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Penn Nursing > Science in Action
Science in Action: Specialization Areas
Hospital
Posted October 2013

Elderly African-American and Hispanic hospital patients suffer more complications than their white counter-parts

J. Margo Brooks Carthon, PhD, RN, a Robert Wood Johnson Foundation (RWJF) Scholar in the Center for Health Outcomes and Policy Research, conducted an investigation that found elderly African-American and Hispanic hospital patients suffered greater numbers of complications even when corrected for confounding factors. “The risk of developing a post operative complication may be attributed to a number of factors,” lead study author Dr. Brooks Carthon said in the press release. “Most pronounced, however, was the effect of pre-existing medical conditions.” Researchers found that when hospital and patient characteristics were factored into the numbers, t...
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Hospital
Posted September 2013

Penn Nursing Software Featured as Innovation


With sequestration funding cuts affecting the research budgets of the National Institutes of Health (NIH), more emphasis is being placed on putting ongoing research into practice faster to provide greater benefit to the public health. United for Medical Research (UMR), a coalition of leading research institutions, patient and health advocates, and private industry that have joined together to seek steady increases in funding for the NIH has focused attention on research conducted at the School of Nursing that promises to cut costs for the nation’s hospitals and Medicare and Medicaid.RightCare Solutions, a software company spawned from research conducted by Kathryn H. Bowles, PhD, RN, FAAN, who holds the van Ameringen Chair in Nursing Excellence,  was recently highlighted in a UMR publicati...

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Hospital
Posted November 2012

Long Shifts Lead to Nurse Burnout and Dissatisfied Patients

Extended work shifts of twelve hours or longer are common and popular among hospital staff nurses, but a new study reports that nurses working longer shifts were more likely to experience burnout, job dissatisfaction, and patients were more dissatisfied with their care.   In the first study to examine the relationship between nurse shift length and patients’ assessment of care, researchers from the University of Pennsylvania School of Nursing report that nurses working shifts of ten hours or longer were up to two and a half times more likely than nurses working shorter shifts to experience burnout and job dissatisfaction. Furthermore, seven out of ten patient outcomes were significantly and adversely affected by the...
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Hospital
Posted June 2012

Unexpected Hazards of the Affordable Care Act


​One of the goals of the Affordable Care Act (ACA) is to reduce the fragmentation of services for patients. The problems of fragmentation are magnified for the six million Americans receiving long-term services. New analysis, led by Mary D. Naylor, PhD, RN, of the University of Pennsylvania School of Nursing, examines the impact on this population of three provisions of the ACA—the Hospital Readmissions Reduction Program, the National Pilot Program on Payment Bundli...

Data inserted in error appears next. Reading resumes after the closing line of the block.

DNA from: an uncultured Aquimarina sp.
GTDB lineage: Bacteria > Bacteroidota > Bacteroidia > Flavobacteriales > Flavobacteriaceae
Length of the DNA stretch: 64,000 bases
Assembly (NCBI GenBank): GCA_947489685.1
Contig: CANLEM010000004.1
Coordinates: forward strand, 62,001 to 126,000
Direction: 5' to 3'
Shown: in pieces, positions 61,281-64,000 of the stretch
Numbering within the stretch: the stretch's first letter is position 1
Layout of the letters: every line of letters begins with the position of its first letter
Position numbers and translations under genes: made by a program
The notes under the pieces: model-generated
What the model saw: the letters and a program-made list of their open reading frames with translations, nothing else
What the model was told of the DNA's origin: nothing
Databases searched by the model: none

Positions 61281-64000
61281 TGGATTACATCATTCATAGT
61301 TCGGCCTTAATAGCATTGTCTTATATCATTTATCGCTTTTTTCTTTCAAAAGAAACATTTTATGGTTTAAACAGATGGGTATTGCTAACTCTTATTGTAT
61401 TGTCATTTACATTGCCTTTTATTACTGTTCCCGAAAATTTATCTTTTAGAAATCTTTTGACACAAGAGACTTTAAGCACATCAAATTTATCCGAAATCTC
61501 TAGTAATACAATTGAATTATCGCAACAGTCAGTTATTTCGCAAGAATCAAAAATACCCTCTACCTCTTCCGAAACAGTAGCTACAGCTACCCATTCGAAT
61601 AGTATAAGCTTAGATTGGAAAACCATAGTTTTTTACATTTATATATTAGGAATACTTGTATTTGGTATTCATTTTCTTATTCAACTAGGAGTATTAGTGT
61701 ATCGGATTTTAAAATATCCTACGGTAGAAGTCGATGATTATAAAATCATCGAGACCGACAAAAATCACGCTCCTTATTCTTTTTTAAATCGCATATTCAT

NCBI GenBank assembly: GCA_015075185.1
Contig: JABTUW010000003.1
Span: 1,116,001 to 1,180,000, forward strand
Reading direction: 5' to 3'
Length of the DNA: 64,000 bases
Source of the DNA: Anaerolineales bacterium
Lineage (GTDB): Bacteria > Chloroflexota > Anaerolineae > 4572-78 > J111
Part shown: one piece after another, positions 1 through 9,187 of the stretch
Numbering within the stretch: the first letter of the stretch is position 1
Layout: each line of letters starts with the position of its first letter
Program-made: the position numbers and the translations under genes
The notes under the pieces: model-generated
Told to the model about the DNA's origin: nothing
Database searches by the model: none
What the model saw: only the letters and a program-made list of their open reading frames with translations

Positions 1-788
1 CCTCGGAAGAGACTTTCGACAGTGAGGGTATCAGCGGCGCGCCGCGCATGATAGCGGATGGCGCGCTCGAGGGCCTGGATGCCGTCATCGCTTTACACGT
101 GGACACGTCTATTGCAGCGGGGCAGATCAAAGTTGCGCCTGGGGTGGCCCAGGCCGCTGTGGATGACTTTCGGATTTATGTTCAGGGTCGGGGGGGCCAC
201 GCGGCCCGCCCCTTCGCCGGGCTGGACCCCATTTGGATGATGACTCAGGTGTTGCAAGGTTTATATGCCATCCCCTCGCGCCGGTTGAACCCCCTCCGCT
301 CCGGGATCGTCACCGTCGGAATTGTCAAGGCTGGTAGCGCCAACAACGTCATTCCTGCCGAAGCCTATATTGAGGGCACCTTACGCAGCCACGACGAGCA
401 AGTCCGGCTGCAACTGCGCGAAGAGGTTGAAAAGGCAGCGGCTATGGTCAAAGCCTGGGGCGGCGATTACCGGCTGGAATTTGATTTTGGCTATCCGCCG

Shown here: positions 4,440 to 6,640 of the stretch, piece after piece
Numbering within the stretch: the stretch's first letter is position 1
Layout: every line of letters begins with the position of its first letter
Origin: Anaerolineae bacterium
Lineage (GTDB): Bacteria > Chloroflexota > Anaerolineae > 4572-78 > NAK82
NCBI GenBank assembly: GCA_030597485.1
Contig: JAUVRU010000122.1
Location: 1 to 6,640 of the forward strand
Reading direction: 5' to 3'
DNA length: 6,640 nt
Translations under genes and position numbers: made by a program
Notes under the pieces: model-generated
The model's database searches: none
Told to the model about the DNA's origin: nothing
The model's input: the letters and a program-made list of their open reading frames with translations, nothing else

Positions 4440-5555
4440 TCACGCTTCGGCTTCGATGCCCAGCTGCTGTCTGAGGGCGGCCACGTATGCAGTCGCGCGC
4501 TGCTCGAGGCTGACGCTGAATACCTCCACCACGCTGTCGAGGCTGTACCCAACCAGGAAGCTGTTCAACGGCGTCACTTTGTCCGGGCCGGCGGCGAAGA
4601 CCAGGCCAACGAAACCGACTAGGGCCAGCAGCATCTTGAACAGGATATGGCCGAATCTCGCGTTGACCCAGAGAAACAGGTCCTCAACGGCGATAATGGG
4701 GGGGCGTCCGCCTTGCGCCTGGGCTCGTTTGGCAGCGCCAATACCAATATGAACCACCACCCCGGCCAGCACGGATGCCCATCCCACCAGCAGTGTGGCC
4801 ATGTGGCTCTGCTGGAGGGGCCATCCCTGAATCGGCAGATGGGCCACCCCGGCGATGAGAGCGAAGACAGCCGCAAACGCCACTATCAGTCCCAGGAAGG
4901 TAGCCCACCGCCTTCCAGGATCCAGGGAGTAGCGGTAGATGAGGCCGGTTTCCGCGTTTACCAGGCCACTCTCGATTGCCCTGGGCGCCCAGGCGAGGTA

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Hospital
Posted March 2009

Connie Ulrich appt. to NHLBI Board

Connie M. Ulrich, PhD, RN, Assistant Professor of Bioethics and Nursing, has been invited by the National Heart Lung and Blood Institute at NIH to serve as the bioethicist for the NHLBI Data and Safety Monitoring Board (DSMB) for the Catheter Ablation versus Antiarrhythmic Drug Therapy for Atrial Fibrillation Trial. This is a major trial that has recently been funded by NIH and will involve approximately 3000 participants at 140 institutions.  Dr. Ulrich will serve with other scientists and will have responsibilities for assuring patient safety and the quality of the clinical study, including the benefits/risks of the proposed procedures and burden placed on the participants....
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Hospital
Posted December 2008

PVAMC award to Dr. Arlene Houldin


Arlene D. Houldin, PhD, PMHCNS-BC, Associate Professor of Psychosocial Oncology Nursing, was approved for funding from the Veterans Health Administration, Comprehensive End-of-Life Care Initiative through a competitive RFP process.  The purpose over 3 years is to establish a new palliative care/hospice unit at PVAMC, to support staffing, and to measure quality outcomes, including nurse-sensitive patient outcomes.  The proposal was submitted by Jen Kapo, Palliative Care Medical Director at the PVAMC, and Dr. Houldin as Palliative Care Nursing Director, with strong support and commitment from Cindy Heidt and the PVAMC administration.   The overall purpose of the funding is to ensure reliable access to quality end of life care to meet the needs of veterans with life limiting illness and their families, expanding the care of our veterans at PVAMC who are in ne...

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